To help food and health professionals effectively meet people's dietary needs
Effectively meeting people's dietary needs starts with accurate nutrition information. But finding – and accessing – nutrition information you can trust is difficult. That's why we're here.
We believe nutrition information should be accessible, accurate, and relevant. Our relentless focus on these principles is what gives food and health professionals confidence in the resources they create with Nutridex.
In 2020, we launched Nutridex with the goal of making the UK's food composition dataset easier to access and use.
Did you know that 75% of countries have their own food composition dataset?
These unique datasets reflect differences in local food varieties, production, and fortification policies.
The UK's dataset was first published in 1940 by Professor Robert McCance and Dr Elsie Widdowson in response to war-time nutrition needs, and is now maintained by Public Health England.
A year later, the number of people using Nutridex had trebled. We found especially strong support from food and health professionals in the UK, and were later listed as a resource in a key document forming the National Hospital Food Standards in England.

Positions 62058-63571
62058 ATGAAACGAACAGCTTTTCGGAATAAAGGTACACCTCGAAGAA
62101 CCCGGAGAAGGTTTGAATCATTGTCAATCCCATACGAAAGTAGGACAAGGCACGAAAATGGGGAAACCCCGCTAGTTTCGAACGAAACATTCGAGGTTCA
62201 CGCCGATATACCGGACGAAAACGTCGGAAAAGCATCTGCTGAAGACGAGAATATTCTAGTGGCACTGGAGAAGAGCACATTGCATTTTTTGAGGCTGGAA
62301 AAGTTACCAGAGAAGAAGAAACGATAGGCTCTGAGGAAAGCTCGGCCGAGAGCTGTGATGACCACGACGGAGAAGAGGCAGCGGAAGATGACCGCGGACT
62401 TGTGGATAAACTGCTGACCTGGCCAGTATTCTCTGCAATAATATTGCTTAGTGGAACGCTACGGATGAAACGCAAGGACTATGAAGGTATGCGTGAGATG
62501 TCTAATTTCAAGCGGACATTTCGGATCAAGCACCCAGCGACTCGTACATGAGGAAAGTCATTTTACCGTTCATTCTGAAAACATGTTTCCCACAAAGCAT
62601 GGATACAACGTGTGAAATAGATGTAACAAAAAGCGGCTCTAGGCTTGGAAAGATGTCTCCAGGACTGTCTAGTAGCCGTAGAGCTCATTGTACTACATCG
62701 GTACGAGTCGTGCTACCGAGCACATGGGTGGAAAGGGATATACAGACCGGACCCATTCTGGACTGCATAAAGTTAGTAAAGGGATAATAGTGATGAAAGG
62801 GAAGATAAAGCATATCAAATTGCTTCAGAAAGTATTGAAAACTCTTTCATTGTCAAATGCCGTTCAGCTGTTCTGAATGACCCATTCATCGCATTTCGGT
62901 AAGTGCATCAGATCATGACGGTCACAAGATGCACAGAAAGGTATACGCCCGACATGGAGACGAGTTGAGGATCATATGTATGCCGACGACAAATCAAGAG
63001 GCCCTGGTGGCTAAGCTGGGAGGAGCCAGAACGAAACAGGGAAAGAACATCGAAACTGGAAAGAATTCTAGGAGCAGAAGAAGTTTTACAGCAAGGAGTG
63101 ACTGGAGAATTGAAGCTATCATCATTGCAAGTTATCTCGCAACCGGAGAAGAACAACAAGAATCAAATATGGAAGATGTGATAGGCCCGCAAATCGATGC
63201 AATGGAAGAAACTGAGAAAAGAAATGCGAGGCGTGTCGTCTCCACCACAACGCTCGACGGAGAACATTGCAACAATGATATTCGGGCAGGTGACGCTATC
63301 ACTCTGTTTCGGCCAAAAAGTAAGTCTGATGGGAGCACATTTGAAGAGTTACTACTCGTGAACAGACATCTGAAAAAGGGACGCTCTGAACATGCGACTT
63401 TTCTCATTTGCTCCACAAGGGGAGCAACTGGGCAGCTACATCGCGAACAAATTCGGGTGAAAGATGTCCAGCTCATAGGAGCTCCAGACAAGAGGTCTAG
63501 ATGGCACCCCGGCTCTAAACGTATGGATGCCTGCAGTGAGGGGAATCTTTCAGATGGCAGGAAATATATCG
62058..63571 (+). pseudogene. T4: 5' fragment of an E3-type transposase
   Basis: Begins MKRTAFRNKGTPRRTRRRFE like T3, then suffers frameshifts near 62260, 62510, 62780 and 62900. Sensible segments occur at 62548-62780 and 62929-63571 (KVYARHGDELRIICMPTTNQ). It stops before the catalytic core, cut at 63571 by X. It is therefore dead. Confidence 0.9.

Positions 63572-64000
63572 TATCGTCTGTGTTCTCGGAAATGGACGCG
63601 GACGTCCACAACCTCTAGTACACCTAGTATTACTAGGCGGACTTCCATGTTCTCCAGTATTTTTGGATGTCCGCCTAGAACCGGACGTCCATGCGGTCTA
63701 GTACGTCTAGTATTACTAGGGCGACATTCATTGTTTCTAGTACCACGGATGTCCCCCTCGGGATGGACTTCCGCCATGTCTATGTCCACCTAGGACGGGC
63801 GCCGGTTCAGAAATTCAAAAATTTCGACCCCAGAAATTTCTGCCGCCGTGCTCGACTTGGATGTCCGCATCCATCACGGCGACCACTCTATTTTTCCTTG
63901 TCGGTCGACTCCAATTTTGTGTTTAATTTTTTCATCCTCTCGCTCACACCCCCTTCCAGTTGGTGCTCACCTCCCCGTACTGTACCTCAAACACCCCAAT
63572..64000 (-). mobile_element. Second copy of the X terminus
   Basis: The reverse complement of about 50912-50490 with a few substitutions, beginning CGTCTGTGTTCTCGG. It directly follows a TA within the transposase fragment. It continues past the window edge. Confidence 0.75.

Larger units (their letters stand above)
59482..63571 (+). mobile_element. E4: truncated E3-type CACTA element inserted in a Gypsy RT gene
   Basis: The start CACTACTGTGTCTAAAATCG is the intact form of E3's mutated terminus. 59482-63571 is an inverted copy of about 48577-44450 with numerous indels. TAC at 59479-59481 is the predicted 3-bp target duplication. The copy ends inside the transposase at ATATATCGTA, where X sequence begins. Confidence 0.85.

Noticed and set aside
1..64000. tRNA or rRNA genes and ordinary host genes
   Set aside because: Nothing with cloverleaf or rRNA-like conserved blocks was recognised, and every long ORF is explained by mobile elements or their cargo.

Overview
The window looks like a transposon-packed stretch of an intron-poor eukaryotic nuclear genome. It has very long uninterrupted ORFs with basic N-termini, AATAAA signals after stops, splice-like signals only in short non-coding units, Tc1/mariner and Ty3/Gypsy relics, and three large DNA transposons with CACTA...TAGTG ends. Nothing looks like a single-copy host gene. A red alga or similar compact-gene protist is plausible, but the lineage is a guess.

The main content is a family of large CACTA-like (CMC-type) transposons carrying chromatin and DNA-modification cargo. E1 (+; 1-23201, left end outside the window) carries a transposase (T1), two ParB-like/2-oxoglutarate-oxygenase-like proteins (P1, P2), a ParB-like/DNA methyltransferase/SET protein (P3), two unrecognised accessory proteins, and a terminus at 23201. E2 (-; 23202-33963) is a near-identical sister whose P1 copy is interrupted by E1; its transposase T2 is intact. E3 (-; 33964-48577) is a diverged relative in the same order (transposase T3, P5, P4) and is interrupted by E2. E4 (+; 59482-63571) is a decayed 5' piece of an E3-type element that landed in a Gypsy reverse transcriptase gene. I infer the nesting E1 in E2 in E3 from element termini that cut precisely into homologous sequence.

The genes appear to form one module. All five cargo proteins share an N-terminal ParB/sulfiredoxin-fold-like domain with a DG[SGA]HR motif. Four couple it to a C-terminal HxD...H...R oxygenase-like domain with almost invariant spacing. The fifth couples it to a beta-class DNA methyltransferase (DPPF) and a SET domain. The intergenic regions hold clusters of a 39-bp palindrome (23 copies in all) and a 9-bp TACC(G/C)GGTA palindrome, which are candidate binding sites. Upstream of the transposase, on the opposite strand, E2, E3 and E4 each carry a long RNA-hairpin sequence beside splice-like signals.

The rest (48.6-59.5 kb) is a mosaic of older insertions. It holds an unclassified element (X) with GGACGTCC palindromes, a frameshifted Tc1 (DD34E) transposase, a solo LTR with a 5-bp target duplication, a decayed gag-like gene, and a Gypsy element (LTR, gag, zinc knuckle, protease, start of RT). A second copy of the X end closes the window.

To continue delivering innovative solutions and adapt to our users' needs we invested in new technology. This enabled us to add new features such as user accounts, and give Registered Dietitian's the ability to publish foods.
Our story doesn't end here — we're laser-focussed on building a comprehensive platform to help food and health professionals effectively meet people's dietary needs.
- Launched Nutridex
- Invested in new technology
- Published the first food by a Registered Dietitian
- Listed as a resource in a key document forming The National Hospital Food Standards in England
Elise is a Registered Specialist Food Service Dietitian with over 10 years' experience.
She's a committee member of the BDA's Food Service Specialist Group — experts in the field of food service dietetics.
Simon is a Software Engineer who specialises in front-end web development.
He worked at the BBC for nine years on products used by hundreds of millions of people around the world every week.